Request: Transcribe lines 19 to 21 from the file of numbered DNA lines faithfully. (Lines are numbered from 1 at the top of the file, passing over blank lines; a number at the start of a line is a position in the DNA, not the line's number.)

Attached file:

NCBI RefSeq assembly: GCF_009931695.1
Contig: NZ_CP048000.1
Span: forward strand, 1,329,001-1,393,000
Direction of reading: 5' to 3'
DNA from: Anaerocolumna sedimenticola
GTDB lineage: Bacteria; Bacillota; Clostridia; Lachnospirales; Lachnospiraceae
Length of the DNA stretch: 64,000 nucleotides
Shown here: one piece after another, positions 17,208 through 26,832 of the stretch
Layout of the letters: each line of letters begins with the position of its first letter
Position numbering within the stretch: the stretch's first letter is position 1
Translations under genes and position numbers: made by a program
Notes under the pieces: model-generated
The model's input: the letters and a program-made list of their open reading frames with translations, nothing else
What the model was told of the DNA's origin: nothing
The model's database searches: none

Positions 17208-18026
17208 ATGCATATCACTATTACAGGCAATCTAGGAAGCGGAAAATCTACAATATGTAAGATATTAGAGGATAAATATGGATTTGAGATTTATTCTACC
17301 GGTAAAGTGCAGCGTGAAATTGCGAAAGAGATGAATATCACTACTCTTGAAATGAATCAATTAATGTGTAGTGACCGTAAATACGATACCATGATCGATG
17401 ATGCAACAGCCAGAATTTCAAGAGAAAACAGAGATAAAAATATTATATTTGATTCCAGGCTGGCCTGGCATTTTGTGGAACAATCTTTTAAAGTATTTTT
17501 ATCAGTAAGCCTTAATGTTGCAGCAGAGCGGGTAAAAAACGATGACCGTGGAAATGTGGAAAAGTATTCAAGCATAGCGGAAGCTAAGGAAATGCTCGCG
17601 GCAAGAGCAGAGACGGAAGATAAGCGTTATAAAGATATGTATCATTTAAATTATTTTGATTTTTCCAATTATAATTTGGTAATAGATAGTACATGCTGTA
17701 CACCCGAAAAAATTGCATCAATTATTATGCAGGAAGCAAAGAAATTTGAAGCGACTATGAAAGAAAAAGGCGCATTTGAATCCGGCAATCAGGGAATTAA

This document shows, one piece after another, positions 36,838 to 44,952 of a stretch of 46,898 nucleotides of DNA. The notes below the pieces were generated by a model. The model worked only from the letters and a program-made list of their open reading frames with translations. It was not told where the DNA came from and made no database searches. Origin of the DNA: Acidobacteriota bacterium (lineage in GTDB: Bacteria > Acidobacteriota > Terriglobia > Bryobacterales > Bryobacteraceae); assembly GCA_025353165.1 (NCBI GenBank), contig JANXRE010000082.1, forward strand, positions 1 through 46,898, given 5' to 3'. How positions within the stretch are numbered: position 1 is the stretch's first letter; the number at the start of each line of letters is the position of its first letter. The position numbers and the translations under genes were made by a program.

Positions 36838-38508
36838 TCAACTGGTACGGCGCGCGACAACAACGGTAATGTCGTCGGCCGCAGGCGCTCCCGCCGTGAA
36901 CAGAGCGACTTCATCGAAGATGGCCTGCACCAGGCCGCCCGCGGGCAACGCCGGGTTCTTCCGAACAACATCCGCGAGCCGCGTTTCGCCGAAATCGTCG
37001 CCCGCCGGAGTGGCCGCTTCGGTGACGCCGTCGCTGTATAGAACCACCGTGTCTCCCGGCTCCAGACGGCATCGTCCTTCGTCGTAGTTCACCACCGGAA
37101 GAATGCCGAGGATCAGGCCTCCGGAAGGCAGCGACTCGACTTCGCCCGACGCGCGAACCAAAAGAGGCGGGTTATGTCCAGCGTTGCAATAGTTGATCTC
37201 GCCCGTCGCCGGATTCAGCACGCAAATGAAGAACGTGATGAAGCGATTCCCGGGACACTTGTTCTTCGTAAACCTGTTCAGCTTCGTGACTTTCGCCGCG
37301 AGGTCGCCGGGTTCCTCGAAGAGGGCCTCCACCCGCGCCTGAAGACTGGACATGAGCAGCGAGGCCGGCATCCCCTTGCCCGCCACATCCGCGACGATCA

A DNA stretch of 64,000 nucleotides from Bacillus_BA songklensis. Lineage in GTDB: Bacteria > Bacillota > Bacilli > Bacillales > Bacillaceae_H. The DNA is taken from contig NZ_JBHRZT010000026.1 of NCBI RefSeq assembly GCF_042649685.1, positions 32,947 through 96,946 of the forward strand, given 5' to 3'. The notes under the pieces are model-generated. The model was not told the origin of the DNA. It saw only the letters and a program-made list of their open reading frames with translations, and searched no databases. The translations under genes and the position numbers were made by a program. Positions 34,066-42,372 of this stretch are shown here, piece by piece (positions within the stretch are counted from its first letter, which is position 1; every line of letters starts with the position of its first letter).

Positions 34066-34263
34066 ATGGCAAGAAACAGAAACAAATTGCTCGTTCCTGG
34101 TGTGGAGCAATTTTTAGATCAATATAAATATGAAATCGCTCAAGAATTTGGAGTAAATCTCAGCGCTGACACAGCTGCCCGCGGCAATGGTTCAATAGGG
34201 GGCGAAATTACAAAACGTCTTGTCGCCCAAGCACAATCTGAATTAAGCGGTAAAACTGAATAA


17401 ATGCAACAGCCAGAATTTCAAGAGAAAACAGAGATAAAAATATTATATTTGATTCCAGGCTGGCCTGGCATTTTGTGGAACAATCTTTTAAAGTATTTTT
17501 ATCAGTAAGCCTTAATGTTGCAGCAGAGCGGGTAAAAAACGATGACCGTGGAAATGTGGAAAAGTATTCAAGCATAGCGGAAGCTAAGGAAATGCTCGCG
17601 GCAAGAGCAGAGACGGAAGATAAGCGTTATAAAGATATGTATCATTTAAATTATTTTGATTTTTCCAATTATAATTTGGTAATAGATAGTACATGCTGTA